It’s all about grace, by Pastor Noel

April 6 & 7, 2019    5 Lent, C

 

      It’s all about grace. Grace is God’s wonderful gift to us of love and forgiveness and peace and joy. We have this grace when we ask for God’s help to be beloved children.

      Our readings as we near the end of Lent remind us that God’s grace is a gift to be accepted and lived, not a set of rules we have to keep to earn the gift.

      In our Collect today we prayed, “Almighty God, you alone can bring into order the unruly wills and affections of sinners: Grant your people grace to love what you command and desire what you promise; that, among the swift and varied changes of the world, our hearts may surely there be fixed where true joys are to be found…”

      As I’ve been thinking about this prayer, some words jumped out for me: “unruly wills and affections,” “grace,” and “true joys.”

      I think that God is always about giving us grace to change our “unruly wills and affections” and helping us find the “true joys” as beloved children.

      Many of you know that I enjoy getting out for a walk with my camera and finding whatever joys nature offers. Seeing birds or turtles or even mushrooms gives me joy. 

      But nothing like the joy I have when I have somehow helped someone draw closer to God.

      My unruly will would have me walking all day with my camera, looking and hoping for a perfect shot.

      I guess you could say that I’m a bit like Martha in that.

      The Mary side of me, boosted by God’s grace, gives me a heart for God’s people.

      If you’ve been following Lent Madness, you know that Martha beat Mary in the first round of voting. Now here toward the end of Lent, we encounter them again.

      The best known story of the two sisters is probably the account in Luke. Jesus came to their house and Mary sat and listened to him while Martha rushed around with much busyness. 

      Jesus said that Mary had the better choice.

      We hear about choices in the gospel this week, too.

      Mary and Martha are giving a dinner. This time it is in honor of Jesus who has brought their brother, Lazarus, back from death. Who wouldn’t give a party and celebrate that the dead was alive!

      Like the party the father gave in the gospel last week. His younger son had been thought dead and now was home and alive. Celebrate!

      There was one person who didn’t want to celebrate. The older brother. He couldn’t accept the grace that allowed his father to welcome the wayward and rejoice. His “unruly will and affections” kept him angry and apart.

      There was someone like that at Mary and Martha’s party, too. Judas.

      This anointing story is in three gospels, and Judas is mentioned as being there in the others.

      Only John has him comment about the cost of the nard. Only John has the comments about Judas being a thief. Please remember John’s antagonism toward those he calls “Jews” when we read the Passion Gospel next Sunday.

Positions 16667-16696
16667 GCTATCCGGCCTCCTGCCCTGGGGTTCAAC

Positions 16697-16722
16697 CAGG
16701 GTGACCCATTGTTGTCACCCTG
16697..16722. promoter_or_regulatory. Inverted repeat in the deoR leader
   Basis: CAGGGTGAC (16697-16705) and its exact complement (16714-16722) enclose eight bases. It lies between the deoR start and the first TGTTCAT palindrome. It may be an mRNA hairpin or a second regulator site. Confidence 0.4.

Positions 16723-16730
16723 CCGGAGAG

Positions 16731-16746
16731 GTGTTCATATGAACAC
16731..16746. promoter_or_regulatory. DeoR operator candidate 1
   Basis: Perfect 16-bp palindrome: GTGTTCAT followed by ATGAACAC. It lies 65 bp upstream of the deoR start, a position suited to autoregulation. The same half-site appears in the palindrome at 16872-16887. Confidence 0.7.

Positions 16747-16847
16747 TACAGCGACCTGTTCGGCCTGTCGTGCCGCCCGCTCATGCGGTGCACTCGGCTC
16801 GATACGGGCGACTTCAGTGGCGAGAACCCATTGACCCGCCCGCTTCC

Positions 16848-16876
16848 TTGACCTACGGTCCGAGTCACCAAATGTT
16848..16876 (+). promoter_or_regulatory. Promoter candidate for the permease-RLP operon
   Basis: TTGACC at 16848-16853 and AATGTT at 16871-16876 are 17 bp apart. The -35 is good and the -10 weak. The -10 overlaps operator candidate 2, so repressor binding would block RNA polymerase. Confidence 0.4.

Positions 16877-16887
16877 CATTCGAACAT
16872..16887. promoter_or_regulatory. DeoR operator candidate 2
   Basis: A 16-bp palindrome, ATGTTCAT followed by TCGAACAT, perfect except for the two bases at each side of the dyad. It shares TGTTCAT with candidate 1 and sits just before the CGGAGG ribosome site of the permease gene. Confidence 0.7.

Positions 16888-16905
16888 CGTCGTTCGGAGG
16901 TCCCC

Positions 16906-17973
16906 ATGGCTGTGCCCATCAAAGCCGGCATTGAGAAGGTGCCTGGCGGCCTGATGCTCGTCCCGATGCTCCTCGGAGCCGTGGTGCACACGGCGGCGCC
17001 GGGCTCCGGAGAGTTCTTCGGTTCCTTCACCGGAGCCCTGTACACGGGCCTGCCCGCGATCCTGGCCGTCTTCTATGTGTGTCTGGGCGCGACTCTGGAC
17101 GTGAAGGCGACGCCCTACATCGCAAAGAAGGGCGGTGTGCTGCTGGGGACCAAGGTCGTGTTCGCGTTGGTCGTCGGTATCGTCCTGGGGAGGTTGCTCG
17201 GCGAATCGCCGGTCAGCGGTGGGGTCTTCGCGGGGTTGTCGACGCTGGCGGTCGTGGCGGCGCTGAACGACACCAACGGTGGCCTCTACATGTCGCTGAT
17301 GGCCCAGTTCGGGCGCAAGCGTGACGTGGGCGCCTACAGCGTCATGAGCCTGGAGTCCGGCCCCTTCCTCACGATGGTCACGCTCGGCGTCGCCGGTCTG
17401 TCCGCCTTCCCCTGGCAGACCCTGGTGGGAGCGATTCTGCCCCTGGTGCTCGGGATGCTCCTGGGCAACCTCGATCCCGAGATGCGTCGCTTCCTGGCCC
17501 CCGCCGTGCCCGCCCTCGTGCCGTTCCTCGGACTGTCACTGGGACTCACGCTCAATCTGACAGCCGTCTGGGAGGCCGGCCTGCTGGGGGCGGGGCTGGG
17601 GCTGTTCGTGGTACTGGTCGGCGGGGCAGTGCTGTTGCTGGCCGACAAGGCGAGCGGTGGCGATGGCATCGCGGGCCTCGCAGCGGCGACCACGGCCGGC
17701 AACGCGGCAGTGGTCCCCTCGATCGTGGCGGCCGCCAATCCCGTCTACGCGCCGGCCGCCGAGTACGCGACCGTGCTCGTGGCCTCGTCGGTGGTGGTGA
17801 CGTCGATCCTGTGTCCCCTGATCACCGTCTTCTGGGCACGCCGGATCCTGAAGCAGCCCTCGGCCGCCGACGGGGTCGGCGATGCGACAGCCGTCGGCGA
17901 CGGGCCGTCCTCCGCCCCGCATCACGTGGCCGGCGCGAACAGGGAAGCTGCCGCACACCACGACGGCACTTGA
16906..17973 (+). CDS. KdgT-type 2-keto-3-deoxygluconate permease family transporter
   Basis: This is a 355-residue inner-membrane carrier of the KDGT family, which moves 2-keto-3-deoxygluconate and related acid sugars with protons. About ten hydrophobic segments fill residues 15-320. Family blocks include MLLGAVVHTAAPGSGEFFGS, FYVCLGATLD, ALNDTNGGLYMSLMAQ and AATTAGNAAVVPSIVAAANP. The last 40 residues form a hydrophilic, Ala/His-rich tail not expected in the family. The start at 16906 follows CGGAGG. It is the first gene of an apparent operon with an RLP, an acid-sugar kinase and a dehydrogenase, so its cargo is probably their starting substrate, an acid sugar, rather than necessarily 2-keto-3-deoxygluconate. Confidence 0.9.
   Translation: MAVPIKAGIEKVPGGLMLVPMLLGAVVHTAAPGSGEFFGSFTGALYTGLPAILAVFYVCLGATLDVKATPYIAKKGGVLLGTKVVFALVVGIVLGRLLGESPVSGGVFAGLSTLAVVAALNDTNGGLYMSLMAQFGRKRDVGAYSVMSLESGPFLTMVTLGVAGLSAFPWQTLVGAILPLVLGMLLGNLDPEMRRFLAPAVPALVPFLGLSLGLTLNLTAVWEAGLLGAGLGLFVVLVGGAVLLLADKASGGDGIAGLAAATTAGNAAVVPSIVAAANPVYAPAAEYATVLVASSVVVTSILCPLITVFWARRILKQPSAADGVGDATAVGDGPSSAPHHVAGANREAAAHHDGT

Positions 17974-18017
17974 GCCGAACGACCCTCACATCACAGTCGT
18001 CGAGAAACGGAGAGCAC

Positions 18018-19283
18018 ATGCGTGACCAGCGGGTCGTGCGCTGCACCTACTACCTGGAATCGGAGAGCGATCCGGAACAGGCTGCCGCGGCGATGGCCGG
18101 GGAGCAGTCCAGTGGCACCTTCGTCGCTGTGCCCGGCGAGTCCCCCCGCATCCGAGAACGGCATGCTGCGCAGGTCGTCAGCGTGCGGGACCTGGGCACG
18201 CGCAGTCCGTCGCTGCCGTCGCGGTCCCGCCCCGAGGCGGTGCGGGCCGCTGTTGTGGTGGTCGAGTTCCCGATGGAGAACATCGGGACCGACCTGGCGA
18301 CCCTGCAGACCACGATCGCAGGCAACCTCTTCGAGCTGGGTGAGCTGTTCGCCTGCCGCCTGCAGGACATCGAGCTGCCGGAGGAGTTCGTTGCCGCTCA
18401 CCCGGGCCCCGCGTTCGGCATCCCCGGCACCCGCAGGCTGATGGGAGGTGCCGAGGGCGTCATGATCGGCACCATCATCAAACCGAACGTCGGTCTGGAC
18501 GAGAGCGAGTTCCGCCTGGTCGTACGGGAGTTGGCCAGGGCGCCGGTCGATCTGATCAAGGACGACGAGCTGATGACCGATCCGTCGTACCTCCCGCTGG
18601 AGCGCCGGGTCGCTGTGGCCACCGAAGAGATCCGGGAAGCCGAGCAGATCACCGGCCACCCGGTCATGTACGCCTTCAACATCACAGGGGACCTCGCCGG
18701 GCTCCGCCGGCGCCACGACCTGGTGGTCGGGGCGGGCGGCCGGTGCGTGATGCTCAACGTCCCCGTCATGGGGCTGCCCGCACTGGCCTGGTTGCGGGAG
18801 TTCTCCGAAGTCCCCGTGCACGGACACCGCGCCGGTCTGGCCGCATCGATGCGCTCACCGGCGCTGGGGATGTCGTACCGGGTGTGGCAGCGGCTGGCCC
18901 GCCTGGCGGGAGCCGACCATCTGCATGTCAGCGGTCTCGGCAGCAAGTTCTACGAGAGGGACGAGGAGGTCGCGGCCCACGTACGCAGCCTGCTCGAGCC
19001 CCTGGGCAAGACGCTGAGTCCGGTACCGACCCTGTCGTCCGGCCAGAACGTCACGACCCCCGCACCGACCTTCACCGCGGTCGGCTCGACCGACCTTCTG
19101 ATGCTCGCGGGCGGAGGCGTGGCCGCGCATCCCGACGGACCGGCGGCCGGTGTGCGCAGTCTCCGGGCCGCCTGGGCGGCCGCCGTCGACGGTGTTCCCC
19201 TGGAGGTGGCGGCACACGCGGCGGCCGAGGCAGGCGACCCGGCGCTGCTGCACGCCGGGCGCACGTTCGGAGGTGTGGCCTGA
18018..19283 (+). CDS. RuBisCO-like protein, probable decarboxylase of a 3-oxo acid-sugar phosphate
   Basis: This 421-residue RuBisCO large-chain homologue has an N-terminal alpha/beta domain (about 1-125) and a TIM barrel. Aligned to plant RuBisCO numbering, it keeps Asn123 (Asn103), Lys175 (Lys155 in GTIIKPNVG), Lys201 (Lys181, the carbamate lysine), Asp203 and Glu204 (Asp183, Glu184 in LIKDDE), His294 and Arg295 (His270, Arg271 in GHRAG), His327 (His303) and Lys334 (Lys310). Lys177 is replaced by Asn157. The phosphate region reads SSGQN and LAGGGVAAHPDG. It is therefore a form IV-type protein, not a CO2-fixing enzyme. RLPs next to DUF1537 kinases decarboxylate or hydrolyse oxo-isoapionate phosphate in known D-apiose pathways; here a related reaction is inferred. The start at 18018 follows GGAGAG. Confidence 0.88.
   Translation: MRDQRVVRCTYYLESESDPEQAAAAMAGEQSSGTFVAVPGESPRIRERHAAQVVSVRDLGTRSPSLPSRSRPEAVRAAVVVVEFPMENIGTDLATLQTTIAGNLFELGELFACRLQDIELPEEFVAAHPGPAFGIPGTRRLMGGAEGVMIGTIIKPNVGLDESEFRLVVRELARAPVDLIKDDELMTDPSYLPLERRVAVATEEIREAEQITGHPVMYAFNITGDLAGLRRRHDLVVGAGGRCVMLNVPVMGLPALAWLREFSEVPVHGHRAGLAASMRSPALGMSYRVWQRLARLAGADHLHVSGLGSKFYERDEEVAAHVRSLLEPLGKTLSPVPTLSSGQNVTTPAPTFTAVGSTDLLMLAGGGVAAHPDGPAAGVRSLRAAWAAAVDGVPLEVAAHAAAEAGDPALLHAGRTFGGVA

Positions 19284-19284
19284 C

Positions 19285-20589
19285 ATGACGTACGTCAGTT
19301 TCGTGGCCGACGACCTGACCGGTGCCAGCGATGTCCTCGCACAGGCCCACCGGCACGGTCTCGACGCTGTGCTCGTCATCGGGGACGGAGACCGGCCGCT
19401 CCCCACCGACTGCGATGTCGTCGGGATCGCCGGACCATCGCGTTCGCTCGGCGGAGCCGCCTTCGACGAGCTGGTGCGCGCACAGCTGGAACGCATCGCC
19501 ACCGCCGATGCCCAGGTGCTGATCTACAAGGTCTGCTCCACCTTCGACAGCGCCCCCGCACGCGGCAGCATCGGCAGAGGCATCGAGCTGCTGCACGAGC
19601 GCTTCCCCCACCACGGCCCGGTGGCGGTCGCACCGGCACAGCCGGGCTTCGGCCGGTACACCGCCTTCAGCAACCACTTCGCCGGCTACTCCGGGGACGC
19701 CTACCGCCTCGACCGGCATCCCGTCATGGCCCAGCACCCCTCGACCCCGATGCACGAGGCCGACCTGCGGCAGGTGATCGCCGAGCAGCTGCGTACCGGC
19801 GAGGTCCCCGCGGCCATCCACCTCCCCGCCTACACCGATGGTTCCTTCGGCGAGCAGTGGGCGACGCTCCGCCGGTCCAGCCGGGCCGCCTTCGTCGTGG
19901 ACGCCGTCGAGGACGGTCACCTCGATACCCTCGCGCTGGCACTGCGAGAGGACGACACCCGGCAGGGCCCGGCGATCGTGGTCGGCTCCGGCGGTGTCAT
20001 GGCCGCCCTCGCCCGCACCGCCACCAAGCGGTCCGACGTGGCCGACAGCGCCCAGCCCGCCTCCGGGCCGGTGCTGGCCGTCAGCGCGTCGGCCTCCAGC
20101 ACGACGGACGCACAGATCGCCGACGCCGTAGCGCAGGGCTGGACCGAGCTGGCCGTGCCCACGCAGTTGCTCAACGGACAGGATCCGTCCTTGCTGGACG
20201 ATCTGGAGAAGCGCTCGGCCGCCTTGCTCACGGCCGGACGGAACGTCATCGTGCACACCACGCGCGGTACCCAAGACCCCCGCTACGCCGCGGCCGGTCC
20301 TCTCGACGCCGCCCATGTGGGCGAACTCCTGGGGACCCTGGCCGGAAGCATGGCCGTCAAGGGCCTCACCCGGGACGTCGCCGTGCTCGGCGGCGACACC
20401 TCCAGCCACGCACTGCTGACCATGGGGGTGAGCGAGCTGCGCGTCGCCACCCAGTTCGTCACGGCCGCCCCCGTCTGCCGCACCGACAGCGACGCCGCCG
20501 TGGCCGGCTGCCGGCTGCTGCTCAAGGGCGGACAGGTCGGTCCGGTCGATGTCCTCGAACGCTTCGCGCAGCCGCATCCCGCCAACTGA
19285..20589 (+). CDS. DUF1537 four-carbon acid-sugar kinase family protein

Judas is like the older brother in the story about the two sons. He can’t accept the love and thanks that Mary is giving Jesus for her brother’s life. Judas can’t join in the joy of the wonderful moment.

      Judas cannot accept the gift of grace.

      I want us to envision that evening. The joy of Lazarus being alive again! Jesus, his friend, his savior, coming to share dinner. The disciples, friends and neighbors—the house must have been full of people and of talk and laughter. Rejoicing.

      Then Mary comes in. Someone has said that in the Bible the women always “come in” because they haven’t been included. The custom was for men and women to socialize separately.

      Martha may have served the meal, but then she went back to the kitchen.      

      Mary comes in.

      The men are reclining around the tables. Left elbows supporting their heads, right hands free to take the food. Feet on the bench out behind them.

      Mary comes in.

      She kneels to reach Jesus’ feet.

      She does a shocking thing—she takes off the veil from around her hair. She unpins her long hair.

      While she is doing this the talk ceases. The men look on in stunned silence.

      A woman lets only her husband see her hair.

      Mary opens the jar of nard and anoints Jesus’ feet. Her anointing and wiping with her hair is like Jesus washing the disciples’ feet and drying them with his towel. 

      The disciples may not have understood why Jesus did this, acting as a slave to them.

      Mary understood, and is a perfect disciple, acting as a slave to Jesus.

      Gail O’Day says that Jesus was fully revealed in raising Lazarus, and how to be a disciple is fully revealed in Mary’s anointing of Jesus.

      Like the older brother we heard about last week, Judas is filled with anger and jealousy. His unruly wills and affections shut him off from the joy Mary is showing us.

      At the last supper, John tells us that Judas went out, “and it was night.”

      When we close ourselves off from God’s grace, we are living in night. We block the light of Christ, the light of God’s love for us. We can’t see Mary’s generous act of gratitude.

      Our unruly wills and affections keep us from just saying thank you, and accepting God’s generous gift of grace. All we have to do is ask and be ready to be filled with God’s amazing gift.

      May we be grateful like Mary. May we say thank you with our whole lives for God’s gift of grace.       May we know that God’s grace saves us  – from ourselves, sometimes! – gives us new life, and helps us be the beloved children we are.

The Rev. Noel Bailey

The Reverend Noel Bailey was born in Providence, is now back in RI for the 4th time, and hopes that this stay is longer than some of the others. She was ordained Priest at St. Michael's, Bristol, in May 1988, More details